Ina Garten's Simple Tip Takes PB&J To The Next Level

When home cooks are looking for classic, bulletproof recipes with impressive flair, many of them turn to Ina Garten for advice. From elegant restaurant recommendations to tips for stress-free holiday cooking and cutting down on dishes, the Barefoot Contessa comes to home cooks' rescue over and over again. Garten's latest cookbook, "Go-To Dinners" (which dropped October 25, 2022), is packed with simple-yet-elevated recipes. Garten tells People that she came up with the collection of ideas during the COVID-19 pandemic, during which every meal was cooked at home, and many folks didn't have the energy to devote to elaborate meal planning. In fact, during the pandemic, Garten took to Instagram to show fans how she makes her PB&J – a meal about as classic and simple as it gets.

ESPN lauds PB&J as one of the most popular pre-game snacks in the NBA. Per Healthline, just 2 tablespoons of smooth peanut butter pack 7 grams of protein, 2 grams of fiber, and 16 grams of fats. PB&J is fuel; It'll keep you full for a while and it's wicked cost-effective. At a Whole Foods in Brooklyn, NY, a loaf of white bread runs for $3.79, a 16-ounce jar of peanut butter costs $3.19, and a 17.5-ounce jar of grape jelly costs $4.99. That comes out to roughly $1.50 per serving, and Garten's simple tip will take your sandwich to the next level.

The toast with the most

Ina Garten's tip for a next-level PB&J isn't an expensive secret ingredient or some elaborate technique. All you need to do for a killer sandwich, says Garten, via her Instagram post, is lightly toast the bread. That's it. Fellow chef Giada De Laurentiis, television personality Katie Couric, and actress Melissa McCarthy all took to the comments section to praise the sandwich, says TODAY. Garten herself hit the comments section as well to reveal her favorite brands: Pepperidge Farms white bread, Skippy peanut butter (creamy), and Eli Zabar's raspberry preserves. In Garten's recipe for PB&J bars (which Southern Living says "stir up all the nostalgia of childhood"), she opts for raspberry jelly again. Notably, the chef's perfect PB&J is made totally from store-bought ingredients. But, as Garten herself says, "You don't have to do everything from scratch."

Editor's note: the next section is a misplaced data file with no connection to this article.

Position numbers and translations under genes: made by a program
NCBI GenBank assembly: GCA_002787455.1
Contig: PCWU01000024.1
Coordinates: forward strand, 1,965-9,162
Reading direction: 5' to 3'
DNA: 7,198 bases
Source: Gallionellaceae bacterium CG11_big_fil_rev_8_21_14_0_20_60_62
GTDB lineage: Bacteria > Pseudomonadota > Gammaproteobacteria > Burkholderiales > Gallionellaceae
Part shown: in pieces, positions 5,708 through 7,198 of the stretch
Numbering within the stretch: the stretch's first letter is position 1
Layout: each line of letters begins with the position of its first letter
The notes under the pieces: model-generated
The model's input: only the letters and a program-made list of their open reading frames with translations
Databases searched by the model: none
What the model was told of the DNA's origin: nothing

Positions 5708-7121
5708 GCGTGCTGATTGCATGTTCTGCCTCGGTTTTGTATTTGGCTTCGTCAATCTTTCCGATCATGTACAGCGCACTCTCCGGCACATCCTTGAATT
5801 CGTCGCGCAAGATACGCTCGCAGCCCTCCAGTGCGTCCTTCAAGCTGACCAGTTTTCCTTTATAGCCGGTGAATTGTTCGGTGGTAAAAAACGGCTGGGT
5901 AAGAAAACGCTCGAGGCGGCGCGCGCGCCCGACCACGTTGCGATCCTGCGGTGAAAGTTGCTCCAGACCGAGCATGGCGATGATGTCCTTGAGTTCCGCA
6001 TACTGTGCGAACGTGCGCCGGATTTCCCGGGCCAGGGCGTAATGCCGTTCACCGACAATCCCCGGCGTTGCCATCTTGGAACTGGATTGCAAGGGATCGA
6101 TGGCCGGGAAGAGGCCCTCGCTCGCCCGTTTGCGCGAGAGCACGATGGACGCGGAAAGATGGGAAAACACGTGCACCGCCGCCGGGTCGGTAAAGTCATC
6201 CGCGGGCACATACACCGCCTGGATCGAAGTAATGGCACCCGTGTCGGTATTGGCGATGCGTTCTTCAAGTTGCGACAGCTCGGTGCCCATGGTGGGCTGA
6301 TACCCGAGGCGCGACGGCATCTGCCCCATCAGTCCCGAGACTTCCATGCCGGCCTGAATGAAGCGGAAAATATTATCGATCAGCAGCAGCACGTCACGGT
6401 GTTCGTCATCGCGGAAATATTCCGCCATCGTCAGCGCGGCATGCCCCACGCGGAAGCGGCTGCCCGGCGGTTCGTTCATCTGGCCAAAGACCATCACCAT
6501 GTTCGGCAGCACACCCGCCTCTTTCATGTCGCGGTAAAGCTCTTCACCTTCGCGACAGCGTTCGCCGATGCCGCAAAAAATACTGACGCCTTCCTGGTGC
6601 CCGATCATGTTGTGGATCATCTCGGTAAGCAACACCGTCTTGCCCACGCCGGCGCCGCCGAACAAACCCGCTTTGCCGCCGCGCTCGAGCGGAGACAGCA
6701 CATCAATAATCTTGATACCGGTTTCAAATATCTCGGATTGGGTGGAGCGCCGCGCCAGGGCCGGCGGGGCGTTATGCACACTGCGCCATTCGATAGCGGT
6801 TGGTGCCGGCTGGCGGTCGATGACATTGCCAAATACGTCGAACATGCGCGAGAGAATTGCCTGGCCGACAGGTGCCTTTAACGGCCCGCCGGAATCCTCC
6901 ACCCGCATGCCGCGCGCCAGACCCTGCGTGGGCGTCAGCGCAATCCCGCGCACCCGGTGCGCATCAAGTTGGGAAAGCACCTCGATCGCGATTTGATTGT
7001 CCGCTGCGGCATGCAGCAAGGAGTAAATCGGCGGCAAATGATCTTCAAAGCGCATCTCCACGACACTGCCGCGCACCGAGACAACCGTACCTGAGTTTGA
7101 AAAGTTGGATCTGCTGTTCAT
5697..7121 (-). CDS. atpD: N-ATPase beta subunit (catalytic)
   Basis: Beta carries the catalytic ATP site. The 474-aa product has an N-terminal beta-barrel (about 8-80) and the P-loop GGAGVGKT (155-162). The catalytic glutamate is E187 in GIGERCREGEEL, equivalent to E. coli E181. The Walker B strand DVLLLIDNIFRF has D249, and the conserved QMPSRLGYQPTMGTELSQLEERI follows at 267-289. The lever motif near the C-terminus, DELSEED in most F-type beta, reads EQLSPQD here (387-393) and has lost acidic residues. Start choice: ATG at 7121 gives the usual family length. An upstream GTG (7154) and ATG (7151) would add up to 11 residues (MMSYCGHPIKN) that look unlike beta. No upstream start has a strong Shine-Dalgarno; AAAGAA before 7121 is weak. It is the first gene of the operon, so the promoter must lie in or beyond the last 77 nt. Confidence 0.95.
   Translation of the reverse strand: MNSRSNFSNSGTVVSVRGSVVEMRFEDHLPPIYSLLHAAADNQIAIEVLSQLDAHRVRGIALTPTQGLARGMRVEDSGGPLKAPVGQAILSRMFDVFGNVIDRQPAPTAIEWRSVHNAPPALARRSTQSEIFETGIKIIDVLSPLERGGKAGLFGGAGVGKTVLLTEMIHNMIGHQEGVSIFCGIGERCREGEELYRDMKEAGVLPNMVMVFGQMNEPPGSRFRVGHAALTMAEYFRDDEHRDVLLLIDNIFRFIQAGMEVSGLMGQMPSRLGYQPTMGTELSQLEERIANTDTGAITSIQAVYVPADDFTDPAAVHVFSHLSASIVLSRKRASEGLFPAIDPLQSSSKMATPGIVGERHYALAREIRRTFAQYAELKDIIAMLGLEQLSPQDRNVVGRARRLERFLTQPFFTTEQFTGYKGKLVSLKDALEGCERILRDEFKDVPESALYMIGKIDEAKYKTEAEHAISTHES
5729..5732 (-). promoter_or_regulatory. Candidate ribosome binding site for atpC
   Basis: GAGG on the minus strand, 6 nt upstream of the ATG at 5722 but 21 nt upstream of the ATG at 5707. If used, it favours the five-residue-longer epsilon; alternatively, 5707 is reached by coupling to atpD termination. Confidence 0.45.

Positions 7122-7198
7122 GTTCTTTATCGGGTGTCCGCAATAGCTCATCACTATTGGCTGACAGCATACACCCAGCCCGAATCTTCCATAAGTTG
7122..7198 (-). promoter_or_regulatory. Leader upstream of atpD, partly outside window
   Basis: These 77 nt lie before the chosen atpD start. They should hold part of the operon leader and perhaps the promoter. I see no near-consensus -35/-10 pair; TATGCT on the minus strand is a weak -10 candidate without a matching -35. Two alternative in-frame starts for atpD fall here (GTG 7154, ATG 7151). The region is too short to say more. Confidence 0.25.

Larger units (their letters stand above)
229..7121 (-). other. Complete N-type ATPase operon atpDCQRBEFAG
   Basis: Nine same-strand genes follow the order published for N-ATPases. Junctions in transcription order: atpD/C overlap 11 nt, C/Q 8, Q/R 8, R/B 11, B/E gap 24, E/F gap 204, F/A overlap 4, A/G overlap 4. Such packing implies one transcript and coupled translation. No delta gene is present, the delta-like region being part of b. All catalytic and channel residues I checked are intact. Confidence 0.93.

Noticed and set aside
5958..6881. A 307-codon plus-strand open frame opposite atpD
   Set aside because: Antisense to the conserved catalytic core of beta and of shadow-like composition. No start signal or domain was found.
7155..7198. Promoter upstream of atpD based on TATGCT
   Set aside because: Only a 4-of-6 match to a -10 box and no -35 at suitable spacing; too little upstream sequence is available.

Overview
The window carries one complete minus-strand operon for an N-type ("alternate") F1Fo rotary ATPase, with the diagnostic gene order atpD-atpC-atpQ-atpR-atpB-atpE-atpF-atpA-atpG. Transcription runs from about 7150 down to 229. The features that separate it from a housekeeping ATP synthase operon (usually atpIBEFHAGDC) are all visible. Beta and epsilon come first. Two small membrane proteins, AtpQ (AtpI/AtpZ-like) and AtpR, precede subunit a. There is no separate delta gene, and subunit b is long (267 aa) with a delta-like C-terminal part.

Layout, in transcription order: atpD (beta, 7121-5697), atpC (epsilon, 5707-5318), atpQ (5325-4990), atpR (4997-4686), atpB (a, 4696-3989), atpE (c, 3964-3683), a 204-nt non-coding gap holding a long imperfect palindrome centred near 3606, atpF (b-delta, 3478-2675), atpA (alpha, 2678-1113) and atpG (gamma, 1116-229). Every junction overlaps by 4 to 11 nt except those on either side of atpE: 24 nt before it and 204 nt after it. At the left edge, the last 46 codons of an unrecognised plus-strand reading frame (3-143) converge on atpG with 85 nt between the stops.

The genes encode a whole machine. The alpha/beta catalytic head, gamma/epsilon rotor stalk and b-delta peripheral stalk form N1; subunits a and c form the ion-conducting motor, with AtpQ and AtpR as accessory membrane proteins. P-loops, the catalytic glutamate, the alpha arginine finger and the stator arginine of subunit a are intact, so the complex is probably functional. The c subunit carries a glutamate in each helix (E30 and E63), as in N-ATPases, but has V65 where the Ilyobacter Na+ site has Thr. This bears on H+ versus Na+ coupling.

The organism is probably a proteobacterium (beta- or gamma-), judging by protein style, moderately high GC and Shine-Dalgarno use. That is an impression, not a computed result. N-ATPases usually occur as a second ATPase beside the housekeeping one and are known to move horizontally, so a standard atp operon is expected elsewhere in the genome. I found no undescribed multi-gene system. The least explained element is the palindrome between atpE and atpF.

Still, to some diehard PB&J fans, toasted-versus-untoasted might be the subject of debate. A Reddit forum asking which method people prefer garnered divisive answers. One toasted fan said, "I don't like soggy bread." Another commenter insisted, "Untoast[ed], soft bread is part of the experience." But, whichever method you prefer, if you find that your go-to PB&J is starting to get a little tired, a light toasting might be just the thing it needs.